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Blog: Incendiary Weapons

August 23, 2011

Strengthening the Humanitarian Protections of Incendiary Weapons Treaty

Posted by Bonnie Docherty

In the latest step of our push for stronger international law on incendiary weapons, the International Human Rights Clinic and Human Rights Watch (HRW)  released recommendations yesterday for amending an existing protocol on the weapons.

The new paper calls on states parties to the Convention on Conventional Weapons (CCW) to close several loopholes in CCW’s Protocol III.  The paper recommends broadening the definition of “incendiary weapon” to cover all munitions with incendiary effects, including white phosphorus.  It also argues that while an absolute ban would have the greatest humanitarian impact, countries should at least prohibit the use of incendiary weapons in populated areas and consider outlawing use against people, whether civilian or soldier.

In earlier papers, the Clinic and HRW outlined the shortcomings of Protocol III and described the humanitarian suffering produced by incendiary weapons. Incendiary weapons cause cruel, conscience-shocking injuries such as severe burns, asphyxiation, disfigurement, and psychological trauma, as well as death.

Joanne Box, LLM ’11, Alan Cliff, JD ’11, and Joe Phillips, JD ’12, helped develop the team’s recommendations and drafted the paper being distributed at a conference of CCW states parties in Geneva this week.

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April 8, 2011

Pressure Mounts for Stronger Incendiary Weapons Treaty

Posted by Bonnie Docherty

The International Human Rights Clinic and Human Rights Watch (HRW) lobbied at a UN disarmament conference in Geneva last week for stronger international law on incendiary weapons.  The Clinic has previously presented the legal arguments for more robust protections; this time, we focused on the suffering these weapons cause to civilians.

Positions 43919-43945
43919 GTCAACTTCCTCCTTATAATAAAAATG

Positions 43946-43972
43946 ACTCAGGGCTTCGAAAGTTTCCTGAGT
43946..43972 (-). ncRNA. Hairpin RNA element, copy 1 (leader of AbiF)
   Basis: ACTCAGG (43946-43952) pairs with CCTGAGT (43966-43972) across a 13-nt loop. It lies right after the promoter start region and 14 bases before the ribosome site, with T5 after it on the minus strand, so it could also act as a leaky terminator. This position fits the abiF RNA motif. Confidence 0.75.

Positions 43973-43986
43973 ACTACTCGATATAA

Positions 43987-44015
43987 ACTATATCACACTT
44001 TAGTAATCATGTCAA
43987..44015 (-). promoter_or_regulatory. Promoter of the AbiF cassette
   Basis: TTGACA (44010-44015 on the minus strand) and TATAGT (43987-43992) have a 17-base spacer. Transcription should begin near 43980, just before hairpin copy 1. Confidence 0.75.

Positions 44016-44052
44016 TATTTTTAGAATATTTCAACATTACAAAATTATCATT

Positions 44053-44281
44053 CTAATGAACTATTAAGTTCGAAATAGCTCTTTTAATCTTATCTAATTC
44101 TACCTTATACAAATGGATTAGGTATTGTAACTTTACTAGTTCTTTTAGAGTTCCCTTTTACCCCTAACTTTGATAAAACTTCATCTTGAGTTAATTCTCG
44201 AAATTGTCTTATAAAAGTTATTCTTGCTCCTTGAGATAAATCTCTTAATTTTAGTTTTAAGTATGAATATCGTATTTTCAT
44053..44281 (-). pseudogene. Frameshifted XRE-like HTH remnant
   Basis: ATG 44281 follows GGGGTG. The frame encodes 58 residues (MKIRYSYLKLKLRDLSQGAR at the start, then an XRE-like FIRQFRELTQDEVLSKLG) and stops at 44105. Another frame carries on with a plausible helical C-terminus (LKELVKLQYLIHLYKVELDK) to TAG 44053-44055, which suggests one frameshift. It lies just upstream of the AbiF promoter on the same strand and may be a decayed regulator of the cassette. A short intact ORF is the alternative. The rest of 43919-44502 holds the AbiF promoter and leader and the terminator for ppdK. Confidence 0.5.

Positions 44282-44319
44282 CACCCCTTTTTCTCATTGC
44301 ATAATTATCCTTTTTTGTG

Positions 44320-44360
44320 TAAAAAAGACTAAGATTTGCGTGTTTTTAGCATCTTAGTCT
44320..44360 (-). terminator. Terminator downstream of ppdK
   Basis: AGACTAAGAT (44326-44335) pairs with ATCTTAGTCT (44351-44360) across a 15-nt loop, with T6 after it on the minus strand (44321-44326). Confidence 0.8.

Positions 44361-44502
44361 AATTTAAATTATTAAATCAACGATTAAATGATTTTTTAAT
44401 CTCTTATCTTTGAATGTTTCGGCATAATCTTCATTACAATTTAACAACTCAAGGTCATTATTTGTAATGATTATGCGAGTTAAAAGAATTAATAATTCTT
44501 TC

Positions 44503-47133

Behind the scenes, diplomats at the meeting of the Convention on Conventional Weapons (CCW) responded positively to our paper and our presentation, and they were visibly moved by the photographs and testimony we provided.  The next step is to get their public support for the critical protections.

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February 25, 2011

Decades after Dresden, We Must Do More to Protect Civilians from Incendiary Weapons

Posted by Joe Phillips, JD '12

This month marks the 66th anniversary of the World War II firebombing of Dresden, Germany—an event that demonstrated to the world the devastating power of incendiary weapons.  From February 13 to 15, 1945, British and U.S. forces dropped hundreds of tons of incendiary and high explosive bombs on the mostly undefended cultural center of Dresden, where thousands of people had sought refuge from the Eastern Front.  The resulting firestorm destroyed 1,600 acres of the city center and killed an estimated 25,000 to 100,000 people.

Based on his firsthand experience, Kurt Vonnegut describes the scene in his novel, Slaughterhouse-Five:

“Dresden was one big flame.  The one flame ate everything organic, everything that would burn. . . . One thing was clear: Absolutely everybody in the city was supposed to be dead, regardless of what they were, and that anybody that moved in it represented a flaw in the design.”

During World War II, incendiary weapons generally brought to mind the firebombs used to destroy residential city centers.  Over time, the nature of armed conflict has changed, as has the design of certain incendiary weapons, but militaries continue to use them—often at serious risk to civilians.

Destruction inside a hospital in Gaza City, with wood and beams falling down everywhere
The scorched children’s playroom inside Gaza City’s Al-Quds hospital was destroyed during a white phosphorus attack on January 15, 2009. © 2009 Marc Garlasco/Human Rights Watch

In 2004, the United States launched incendiary shells into the city of Fallujah, Iraq; witnesses reported seeing charred bodies of Iraqi civilians, echoing the scenes in Dresden in 1945.  More recently, when Israel used white phosphorus in Gaza in 2008, the substance both injured civilians and set fire to a school, a hospital, and other non-military buildings.

The International Human Rights Clinic has worked for several years to protect civilians through campaigning for a ban on cluster munitions; now, with Human Rights Watch, we are broadening our focus to push for stronger protections from incendiary weapons. Existing law is not enough.

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